A Map of the Full Stonehenge, as it stands today.

Source: Atkinson, R. J. C. "Stonehenge". London, England: Westerham Press, 1987. page 11.

The “exterior”

The outermost element of the site is the Avenue that runs straight down a gentle slope for 530m. The Avenue consists of twin banks about 12m apart with internal ditches, and it begins at the entrance to the earthwork enclosure. This is where the Heel Stone, a large upright unworked sarsen lies immediately adjacent.

Lying within the entrance is a sarsen stone, known as the Slaughter Stone. Arranged around the inner edge of the earthwork bank were originally four small uprights: the Station Stones, of which two are still visible.

Immediately adjacent to the bank is a ring of 56 pits, known as the Aubrey Holes, marked by circular concrete spots. The area between the inner edge of the bank and the outermost stone settings includes at least two further settings of pits: the Y and Z holes.

The “inner circle”

On the central area of the site there are the stone settings, the sophisticated arrangements that set Stonehenge apart from any other prehistoric monument in Europe. In their construction two types of stone were used: sarsen and bluestone. The sarsens used in the central settings are much large.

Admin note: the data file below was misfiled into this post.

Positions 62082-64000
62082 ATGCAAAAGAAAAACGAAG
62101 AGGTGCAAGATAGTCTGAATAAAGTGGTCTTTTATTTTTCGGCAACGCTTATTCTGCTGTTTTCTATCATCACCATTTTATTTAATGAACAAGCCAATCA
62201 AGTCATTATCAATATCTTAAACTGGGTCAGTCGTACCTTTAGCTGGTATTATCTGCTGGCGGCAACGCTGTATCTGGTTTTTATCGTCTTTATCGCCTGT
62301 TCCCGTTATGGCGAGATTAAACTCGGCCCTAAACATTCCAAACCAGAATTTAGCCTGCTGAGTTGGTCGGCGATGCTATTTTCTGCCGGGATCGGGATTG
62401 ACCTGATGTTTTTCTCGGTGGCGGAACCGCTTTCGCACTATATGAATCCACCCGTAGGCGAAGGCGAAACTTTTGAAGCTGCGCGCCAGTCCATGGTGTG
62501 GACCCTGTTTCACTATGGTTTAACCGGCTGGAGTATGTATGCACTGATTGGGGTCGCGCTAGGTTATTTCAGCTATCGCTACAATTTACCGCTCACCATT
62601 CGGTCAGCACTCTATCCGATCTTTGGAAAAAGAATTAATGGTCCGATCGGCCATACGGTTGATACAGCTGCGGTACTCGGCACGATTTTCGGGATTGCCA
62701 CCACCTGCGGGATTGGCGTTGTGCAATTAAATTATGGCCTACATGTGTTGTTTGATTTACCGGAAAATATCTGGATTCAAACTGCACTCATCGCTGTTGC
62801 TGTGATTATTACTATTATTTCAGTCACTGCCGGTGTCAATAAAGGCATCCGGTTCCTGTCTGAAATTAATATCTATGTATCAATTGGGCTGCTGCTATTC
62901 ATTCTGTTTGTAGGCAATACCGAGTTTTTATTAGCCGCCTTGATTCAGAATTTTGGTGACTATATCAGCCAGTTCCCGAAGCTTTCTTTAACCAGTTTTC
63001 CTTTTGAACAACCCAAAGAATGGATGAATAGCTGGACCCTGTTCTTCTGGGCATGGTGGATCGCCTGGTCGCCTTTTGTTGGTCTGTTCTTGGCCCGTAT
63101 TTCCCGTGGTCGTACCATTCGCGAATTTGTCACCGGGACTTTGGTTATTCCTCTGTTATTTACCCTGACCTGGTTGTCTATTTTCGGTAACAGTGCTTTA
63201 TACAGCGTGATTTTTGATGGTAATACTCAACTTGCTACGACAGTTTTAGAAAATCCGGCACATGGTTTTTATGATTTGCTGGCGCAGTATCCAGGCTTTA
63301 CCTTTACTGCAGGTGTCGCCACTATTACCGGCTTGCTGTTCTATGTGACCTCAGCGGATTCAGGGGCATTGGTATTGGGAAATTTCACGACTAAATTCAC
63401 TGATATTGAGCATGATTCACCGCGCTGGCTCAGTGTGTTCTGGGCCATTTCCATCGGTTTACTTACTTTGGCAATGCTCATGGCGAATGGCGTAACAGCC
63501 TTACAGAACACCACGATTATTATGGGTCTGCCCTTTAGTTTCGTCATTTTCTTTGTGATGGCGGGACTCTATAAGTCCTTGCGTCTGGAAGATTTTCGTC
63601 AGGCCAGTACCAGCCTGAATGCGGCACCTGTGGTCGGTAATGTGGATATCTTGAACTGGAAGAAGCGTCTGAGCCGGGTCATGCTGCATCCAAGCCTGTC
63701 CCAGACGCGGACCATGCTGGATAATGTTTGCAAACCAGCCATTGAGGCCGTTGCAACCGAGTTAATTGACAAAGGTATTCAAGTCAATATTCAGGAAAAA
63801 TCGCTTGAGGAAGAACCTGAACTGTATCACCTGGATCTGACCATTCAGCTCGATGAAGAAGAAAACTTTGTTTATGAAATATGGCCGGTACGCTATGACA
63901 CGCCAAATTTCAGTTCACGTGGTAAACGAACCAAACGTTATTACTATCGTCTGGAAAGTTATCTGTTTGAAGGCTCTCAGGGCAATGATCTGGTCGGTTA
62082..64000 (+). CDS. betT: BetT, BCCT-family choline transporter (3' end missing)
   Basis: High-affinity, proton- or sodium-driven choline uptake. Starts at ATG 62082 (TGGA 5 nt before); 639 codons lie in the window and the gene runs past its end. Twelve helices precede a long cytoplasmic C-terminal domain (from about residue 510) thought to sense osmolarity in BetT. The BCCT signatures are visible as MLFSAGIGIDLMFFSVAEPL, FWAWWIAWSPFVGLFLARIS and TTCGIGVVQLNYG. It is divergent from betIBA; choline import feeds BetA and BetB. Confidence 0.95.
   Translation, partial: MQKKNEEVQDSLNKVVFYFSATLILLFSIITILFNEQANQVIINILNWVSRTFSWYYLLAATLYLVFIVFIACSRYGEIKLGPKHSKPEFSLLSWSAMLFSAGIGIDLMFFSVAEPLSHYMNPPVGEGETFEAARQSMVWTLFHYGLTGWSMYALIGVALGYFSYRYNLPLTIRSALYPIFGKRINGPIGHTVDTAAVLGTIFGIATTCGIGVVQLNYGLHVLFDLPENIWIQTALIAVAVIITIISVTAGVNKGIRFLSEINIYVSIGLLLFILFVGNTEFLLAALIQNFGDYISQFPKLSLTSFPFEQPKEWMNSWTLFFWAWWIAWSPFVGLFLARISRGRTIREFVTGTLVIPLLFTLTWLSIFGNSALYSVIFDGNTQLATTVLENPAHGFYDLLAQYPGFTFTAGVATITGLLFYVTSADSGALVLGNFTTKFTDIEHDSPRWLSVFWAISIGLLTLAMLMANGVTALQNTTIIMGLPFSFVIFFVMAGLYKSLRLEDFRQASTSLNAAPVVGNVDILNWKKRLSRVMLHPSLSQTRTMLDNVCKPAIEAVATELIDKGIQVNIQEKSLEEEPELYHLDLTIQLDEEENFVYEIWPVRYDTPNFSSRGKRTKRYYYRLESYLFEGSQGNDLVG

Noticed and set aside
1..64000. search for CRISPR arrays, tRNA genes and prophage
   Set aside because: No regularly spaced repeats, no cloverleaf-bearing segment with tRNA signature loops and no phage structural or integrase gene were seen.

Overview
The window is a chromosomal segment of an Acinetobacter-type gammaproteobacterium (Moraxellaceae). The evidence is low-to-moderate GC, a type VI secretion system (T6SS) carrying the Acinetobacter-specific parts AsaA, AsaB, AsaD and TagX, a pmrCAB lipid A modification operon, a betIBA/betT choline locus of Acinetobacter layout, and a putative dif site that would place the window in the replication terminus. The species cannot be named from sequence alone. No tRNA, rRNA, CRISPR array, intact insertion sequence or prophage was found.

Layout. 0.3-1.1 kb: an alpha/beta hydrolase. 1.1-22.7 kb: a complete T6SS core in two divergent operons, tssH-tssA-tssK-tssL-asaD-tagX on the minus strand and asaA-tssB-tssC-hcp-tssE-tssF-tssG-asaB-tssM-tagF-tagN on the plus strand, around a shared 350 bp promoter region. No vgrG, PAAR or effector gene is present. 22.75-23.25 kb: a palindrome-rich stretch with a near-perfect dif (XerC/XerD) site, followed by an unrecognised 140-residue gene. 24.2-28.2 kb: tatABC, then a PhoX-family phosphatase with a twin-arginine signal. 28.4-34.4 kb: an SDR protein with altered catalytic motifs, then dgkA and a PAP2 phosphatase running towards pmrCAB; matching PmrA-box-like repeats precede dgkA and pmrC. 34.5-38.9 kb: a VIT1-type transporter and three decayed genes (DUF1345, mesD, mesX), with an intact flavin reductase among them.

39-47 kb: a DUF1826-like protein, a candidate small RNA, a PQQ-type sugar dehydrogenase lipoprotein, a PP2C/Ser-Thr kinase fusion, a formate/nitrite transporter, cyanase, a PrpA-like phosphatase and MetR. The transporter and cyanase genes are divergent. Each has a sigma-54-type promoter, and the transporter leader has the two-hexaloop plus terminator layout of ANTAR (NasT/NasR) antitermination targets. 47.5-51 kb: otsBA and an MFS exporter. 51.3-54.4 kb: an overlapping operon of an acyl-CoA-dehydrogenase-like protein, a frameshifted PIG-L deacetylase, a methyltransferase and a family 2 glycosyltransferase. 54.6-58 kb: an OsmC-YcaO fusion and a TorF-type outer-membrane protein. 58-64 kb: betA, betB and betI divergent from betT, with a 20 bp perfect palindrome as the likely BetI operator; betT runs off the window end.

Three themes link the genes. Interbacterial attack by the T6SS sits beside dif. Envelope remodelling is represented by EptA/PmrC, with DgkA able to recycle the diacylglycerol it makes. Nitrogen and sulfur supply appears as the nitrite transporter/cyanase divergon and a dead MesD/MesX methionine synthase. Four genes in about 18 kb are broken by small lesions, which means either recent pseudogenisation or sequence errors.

In its complete form the outermost stone setting consisted of a circle of 30 upright sarsens, of which 17 still stand, each weighing about 25 tons. The tops of these uprights were linked by a continuous ring of horizontal sarsen lintels. The edges are smoothed into a gentle curve which follows the line of the entire circle. The Sarsen Circle with its lintels is perhaps the most remarkable feature of Stonehenge in terms of design, precision stonework, and engineering.

The bluestone setting, consists originally of about 60 stones, but many have fallen, dissolved or been crushed. They are arranged in a circle within the sarsen cicle.

Part of the outer Sarsen Circle with lintels in place
In front of them are stones of the Bluestone Horseshoe (see below)

The horseshoe within the inner circles

Inside these two circles lies the sarsen horseshoe, consisted originally of five sarsen trilithons (a Greek word that means three stones), each comprising two uprights with a horizontal lintel. Although now fragmentary, the arrangement shows the careful grading of the five trilithons, the tallest of which is 6.7m high above ground level. Enfolded within this massive horseshoe lies a smaller horseshoe arrangement of upright bluestones


Source: Newall, R. S. FSA. "Stonehenge". London: Her Majesty's Stationery Office, and the Department of the Environment (Ancient Monuments and Historic Buildings), 1959. page 6.